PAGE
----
# Thread: Power reduction

1. ## Power reduction

I had an idea about power reduction. I've been researching attenuation a bit lately and thought, what about placing a resistor from one side of the OT power tube plates to the other side. Depending on the resistance the out-of-phase signals would cancel right? I'm wondering if there will be issues with the OT maybe. Am I right in thinking we would not need a huge honkin' resistor because the voltage from plate to plate is nearly identical, just need to be concerned about current that'd flow between the plates and through said resistor. I am into this idea cause the power tubes grids will still see a large signal and the attenuation is happening "post" power tube grids.

2. ## Plate resistor

What is the connection point of the other end of the resistor?
0 Volts (ground)?
If so, your basically messing with your B+ voltage.
Are sure you want to go this route.
Typically power suckers are attached to the secondary of the OPT.
For this reason.

3. no ground connection. From one side of OT power tube plates to the other side. No voltage difference, just concerned about current, and maybe any other side effects I'm not aware of.

4. So this is a push-pull class AB amp, and you want to tie the push and pull plates together with a resistor, right?

Are you thinking that when a tube sinks current, some of the current will be drawn from the other side of the transformer, cancelling the field in the core from some of the current through the usual path, reducing power?

You're wrong about not much voltage across the resistor, except at idle. with a 400V B+ and the tubes at full output, you'll have about 50V of saturation voltage on the pulling plate and something like 700V of flyback voltage on the "off" tube's plate (for a large value resistor), so you'll see something like +/- 650V on the resistor.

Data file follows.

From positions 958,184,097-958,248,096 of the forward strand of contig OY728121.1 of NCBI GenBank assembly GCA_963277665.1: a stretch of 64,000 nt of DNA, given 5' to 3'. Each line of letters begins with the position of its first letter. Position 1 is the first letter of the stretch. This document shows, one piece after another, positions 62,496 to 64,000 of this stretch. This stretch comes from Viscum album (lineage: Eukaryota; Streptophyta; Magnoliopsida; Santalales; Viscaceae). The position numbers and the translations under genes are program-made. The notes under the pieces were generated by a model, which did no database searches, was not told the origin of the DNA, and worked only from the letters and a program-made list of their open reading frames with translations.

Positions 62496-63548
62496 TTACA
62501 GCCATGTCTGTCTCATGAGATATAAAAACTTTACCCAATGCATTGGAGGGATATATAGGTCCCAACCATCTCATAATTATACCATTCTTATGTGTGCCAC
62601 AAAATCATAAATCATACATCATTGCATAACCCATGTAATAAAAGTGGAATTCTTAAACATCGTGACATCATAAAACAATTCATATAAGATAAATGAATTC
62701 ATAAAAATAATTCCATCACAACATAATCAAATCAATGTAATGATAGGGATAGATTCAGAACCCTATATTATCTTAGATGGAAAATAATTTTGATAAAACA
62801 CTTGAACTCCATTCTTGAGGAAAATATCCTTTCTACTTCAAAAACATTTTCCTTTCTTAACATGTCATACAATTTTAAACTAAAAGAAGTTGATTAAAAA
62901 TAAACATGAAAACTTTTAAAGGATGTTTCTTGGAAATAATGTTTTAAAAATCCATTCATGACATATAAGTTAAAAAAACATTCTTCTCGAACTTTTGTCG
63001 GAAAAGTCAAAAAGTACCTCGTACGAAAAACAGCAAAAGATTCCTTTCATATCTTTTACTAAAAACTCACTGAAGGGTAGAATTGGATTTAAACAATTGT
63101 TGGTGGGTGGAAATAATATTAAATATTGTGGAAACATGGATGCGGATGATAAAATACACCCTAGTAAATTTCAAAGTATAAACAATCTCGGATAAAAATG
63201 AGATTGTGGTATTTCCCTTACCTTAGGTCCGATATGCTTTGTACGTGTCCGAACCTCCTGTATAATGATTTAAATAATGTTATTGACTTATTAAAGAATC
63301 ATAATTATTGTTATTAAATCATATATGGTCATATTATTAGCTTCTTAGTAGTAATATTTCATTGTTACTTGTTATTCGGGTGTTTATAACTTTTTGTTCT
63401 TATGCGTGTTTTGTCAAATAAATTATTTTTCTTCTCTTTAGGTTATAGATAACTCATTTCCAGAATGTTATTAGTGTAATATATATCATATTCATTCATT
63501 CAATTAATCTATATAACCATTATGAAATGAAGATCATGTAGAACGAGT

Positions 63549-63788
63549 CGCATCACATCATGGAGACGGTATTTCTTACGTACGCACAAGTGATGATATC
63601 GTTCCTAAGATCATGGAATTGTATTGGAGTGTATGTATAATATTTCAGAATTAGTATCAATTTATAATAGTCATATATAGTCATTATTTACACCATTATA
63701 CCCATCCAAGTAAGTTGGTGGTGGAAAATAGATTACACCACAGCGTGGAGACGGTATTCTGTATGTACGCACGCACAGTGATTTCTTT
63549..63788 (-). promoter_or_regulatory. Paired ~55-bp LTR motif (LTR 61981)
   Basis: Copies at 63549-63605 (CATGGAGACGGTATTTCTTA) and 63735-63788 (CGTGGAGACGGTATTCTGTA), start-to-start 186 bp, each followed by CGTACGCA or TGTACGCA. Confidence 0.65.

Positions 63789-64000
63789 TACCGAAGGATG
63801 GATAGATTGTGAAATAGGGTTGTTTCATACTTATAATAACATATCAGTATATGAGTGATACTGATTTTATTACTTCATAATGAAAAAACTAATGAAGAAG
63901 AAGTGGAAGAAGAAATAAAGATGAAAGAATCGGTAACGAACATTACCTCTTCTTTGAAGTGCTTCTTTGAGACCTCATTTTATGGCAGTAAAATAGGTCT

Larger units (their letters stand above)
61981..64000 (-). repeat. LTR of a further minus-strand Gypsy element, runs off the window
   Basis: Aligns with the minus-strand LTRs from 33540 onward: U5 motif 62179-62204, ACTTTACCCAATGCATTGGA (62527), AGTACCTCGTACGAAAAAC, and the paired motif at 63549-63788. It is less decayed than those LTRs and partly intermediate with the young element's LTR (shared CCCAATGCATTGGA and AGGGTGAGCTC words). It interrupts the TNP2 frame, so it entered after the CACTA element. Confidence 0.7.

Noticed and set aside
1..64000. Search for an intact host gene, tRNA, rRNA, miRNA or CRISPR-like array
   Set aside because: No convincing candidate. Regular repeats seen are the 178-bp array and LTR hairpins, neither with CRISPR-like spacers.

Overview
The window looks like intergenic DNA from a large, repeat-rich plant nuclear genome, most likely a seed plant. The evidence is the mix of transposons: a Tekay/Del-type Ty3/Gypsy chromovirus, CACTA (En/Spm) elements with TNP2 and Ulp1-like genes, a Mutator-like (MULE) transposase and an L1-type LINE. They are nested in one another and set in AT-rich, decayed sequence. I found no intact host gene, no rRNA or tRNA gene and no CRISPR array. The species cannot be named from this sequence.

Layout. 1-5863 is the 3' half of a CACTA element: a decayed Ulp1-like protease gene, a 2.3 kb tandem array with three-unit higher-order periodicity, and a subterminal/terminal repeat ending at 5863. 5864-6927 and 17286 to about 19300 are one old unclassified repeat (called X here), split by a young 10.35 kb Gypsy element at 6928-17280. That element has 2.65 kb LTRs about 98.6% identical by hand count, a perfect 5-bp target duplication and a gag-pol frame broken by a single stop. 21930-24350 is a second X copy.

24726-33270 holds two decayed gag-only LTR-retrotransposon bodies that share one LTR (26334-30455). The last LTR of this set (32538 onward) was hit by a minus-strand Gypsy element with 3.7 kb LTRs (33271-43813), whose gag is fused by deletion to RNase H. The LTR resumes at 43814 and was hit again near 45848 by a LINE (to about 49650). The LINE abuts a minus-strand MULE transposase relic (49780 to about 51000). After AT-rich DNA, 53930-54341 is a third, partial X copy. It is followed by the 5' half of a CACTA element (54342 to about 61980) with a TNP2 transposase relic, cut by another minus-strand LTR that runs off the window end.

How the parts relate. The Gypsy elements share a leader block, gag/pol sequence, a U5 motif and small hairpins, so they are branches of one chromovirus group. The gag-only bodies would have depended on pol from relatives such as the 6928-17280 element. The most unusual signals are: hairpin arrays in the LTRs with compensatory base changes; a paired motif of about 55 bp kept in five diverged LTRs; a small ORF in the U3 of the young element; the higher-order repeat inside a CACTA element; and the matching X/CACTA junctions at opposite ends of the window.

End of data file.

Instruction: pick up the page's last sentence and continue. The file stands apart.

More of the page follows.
5. To have any meaningful attenuation, the resistor should be so small compared to the reflected OT impedance, that it would seriously affect the tone of the amp.

jukka

6. mmmmhmmmm.... ok sounds like a dead end road.

7. Not sure if you mean this or not but if you mean substituting one leg of the OT from the center tap to the plate end, ....done it, been there, and have the Tee shirt from 7 to 8 years ago... etc etc etc...
I think some of us actually talked about here on AMPAGE years ago.

It does work to a degree, and all you need to do is use a metal Dale type 25-50 watt resistor equal to the 1/2 or the same OT primary zed.
It looks ugly on the scope but is still fun to mess with.
As long as you keep the drive level down it does work as a form of an attenuator.

8. actually Bruce I meant putting a resistor from one end of the OT to the other end on a p/p output.

however I'm interested in the purpose of what you describe. Is this for simulating a single ended output? I'd think only one half of the p/p output is making it to the secondary.

9. What I interpreted from this post was some sort of resistive load that would replace the primary impedance of the OT. Sort of the same way an attenuator substitutes the speaker load. You would have to do this without altering the B+ on the plates and without reflecting an innaproriate load to the power tubes. Basically it would be an attenuator on the primary side of the OT instead of the secondary side. Maybe a huge cap and a huge variable resistor acting as a variable shunt. Not sure about this. It's an idea I've thought about too though.

If what you meant was to simply place a resistance across the OT primary leads, I think this would mess with the primary impedance and therefore tube operating parameters too much by the time you got any usable effect. There is a mod that was supposedly used by Eddie VanHalen that is just a big resistor across the OT primary leads. It doesn't reduce the volume much but if your using a 100 watt amp every little bit helps I guess.

Chuck

10. The resistor across OT primary idea was done several years ago by me and some other guys on the vintageamps forum. It was called the cerrem mod because that's the guy who described the mod, saying that the resistor is what EVH described as a stick of dynomite in his amp. Mr. Twistyneck and I and perhaps some others experimented with it. Warning, this thread is OLD and LONG: Vintage Amps Bulletin Board &bull; View topic - First Foray Into Cerrem's Resistor Mod (I go by Marshall Maniac over there.)

11. Okay, here's more:

Cerrem's Mod v2.0

12. ...everything OLD is NEW again...eventually.

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